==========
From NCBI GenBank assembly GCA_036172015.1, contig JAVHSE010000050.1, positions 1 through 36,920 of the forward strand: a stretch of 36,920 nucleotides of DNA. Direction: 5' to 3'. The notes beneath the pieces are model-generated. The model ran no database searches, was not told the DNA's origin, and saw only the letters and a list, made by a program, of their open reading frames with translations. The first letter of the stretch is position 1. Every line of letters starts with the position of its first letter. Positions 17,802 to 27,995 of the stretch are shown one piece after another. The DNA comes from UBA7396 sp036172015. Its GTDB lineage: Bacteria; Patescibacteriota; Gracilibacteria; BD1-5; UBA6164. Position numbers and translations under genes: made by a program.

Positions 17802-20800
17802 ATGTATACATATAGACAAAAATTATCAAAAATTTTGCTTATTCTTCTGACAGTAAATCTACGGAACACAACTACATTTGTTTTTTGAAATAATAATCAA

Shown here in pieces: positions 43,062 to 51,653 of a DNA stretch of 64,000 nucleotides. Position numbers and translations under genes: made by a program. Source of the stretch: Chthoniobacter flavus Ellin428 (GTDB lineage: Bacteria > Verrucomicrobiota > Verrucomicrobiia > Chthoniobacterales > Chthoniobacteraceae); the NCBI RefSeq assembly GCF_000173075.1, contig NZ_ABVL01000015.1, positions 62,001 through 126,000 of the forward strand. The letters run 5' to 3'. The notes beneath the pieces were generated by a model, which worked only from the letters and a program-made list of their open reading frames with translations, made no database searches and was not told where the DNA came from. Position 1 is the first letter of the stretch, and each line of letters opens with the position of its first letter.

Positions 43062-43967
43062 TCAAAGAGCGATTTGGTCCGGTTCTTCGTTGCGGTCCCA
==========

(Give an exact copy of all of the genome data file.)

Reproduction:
From NCBI GenBank assembly GCA_036172015.1, contig JAVHSE010000050.1, positions 1 through 36,920 of the forward strand: a stretch of 36,920 nucleotides of DNA. Direction: 5' to 3'. The notes beneath the pieces are model-generated. The model ran no database searches, was not told the DNA's origin, and saw only the letters and a list, made by a program, of their open reading frames with translations. The first letter of the stretch is position 1. Every line of letters starts with the position of its first letter. Positions 17,802 to 27,995 of the stretch are shown one piece after another. The DNA comes from UBA7396 sp036172015. Its GTDB lineage: Bacteria; Patescibacteriota; Gracilibacteria; BD1-5; UBA6164. Position numbers and translations under genes: made by a program.

Positions 17802-20800
17802 ATGTATACATATAGACAAAAATTATCAAAAATTTTGCTTATTCTTCTGACAGTAAATCTACGGAACACAACTACATTTGTTTTTTGAAATAATAATCAA

Shown here in pieces: positions 43,062 to 51,653 of a DNA stretch of 64,000 nucleotides. Position numbers and translations under genes: made by a program. Source of the stretch: Chthoniobacter flavus Ellin428 (GTDB lineage: Bacteria > Verrucomicrobiota > Verrucomicrobiia > Chthoniobacterales > Chthoniobacteraceae); the NCBI RefSeq assembly GCF_000173075.1, contig NZ_ABVL01000015.1, positions 62,001 through 126,000 of the forward strand. The letters run 5' to 3'. The notes beneath the pieces were generated by a model, which worked only from the letters and a program-made list of their open reading frames with translations, made no database searches and was not told where the DNA came from. Position 1 is the first letter of the stretch, and each line of letters opens with the position of its first letter.

Positions 43062-43967
43062 TCAAAGAGCGATTTGGTCCGGTTCTTCGTTGCGGTCCCA